Florida Increases Penalties for Passing Stopped School Buses but is it Enough?

Florida’s School Bus Safety bill, which was passed by the House and Senate earlier this year, has been signed by Gov. Rick Scott. It imposes enhanced penalties on drivers who do not stop for a school bus and cause serious bodily harm or death to a person. It creates the Cameron Mayhew Act, named after a 16-year-old boy who was struck and killed by a car while crossing the road to board his bus on June 1, 2016. The driver of the car received a six-month license suspension and a $1,000 fine.

Children getting off a school bus, with the additional danger of construction work immediately adjacent.  Image Copyright 2014, Eddie Wren. All rights reserved.

Starting July 1, drivers who pass a stopped school bus with its warning signals on and cause “serious bodily harm or death” to another person will be fined $1,500 and have their license suspended for one year. If a driver passes a stopped school bus but does not harm or kill someone, they will have four points added to their license; if they severely injure or kill someone, that will be raised to six points…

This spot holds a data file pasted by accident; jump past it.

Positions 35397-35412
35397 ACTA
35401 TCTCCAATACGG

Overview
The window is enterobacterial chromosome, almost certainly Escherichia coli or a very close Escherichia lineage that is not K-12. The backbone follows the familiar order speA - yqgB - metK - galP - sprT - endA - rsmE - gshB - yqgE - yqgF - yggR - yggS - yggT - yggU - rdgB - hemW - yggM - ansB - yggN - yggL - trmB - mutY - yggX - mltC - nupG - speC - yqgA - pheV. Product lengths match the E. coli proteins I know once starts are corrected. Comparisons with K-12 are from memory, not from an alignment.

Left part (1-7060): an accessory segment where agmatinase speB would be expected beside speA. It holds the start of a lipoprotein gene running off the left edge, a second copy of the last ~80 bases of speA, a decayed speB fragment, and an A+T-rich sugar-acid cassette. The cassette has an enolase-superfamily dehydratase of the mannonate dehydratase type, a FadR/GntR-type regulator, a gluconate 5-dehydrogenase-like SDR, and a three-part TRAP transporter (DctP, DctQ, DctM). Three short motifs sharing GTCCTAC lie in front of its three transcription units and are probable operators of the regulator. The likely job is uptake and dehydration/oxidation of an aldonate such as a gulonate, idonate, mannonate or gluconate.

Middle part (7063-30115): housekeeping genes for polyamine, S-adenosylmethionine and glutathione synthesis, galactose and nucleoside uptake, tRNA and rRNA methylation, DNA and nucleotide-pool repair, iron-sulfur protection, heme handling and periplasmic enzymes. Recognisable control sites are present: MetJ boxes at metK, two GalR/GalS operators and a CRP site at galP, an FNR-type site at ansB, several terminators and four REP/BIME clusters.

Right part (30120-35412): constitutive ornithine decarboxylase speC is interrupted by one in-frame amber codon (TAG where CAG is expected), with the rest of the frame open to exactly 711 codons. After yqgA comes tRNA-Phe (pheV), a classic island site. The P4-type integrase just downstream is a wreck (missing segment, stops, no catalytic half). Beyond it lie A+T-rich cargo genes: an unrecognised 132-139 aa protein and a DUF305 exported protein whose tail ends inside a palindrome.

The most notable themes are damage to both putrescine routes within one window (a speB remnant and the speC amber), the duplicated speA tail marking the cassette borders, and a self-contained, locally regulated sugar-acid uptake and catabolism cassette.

According to the Florida Department of Highway Safety and Motor Vehicles, over 2,400 people were ticketed in 2016 for ignoring a school bus’ red lights or stop arm….

Read the full article, from School Transportation News.

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Given that there can be few things in driving that are more recklessly dangerous than passing a school bus that has stopped specifically to pick up or drop off school-aged children, why is there no mandatory, minimum prison sentence included in this law in respect of drivers who kill or seriously injure a child through such a deadly act of stupidity?

Eddie Wren, CEO & Chief InstructorAdvanced Drivers of North America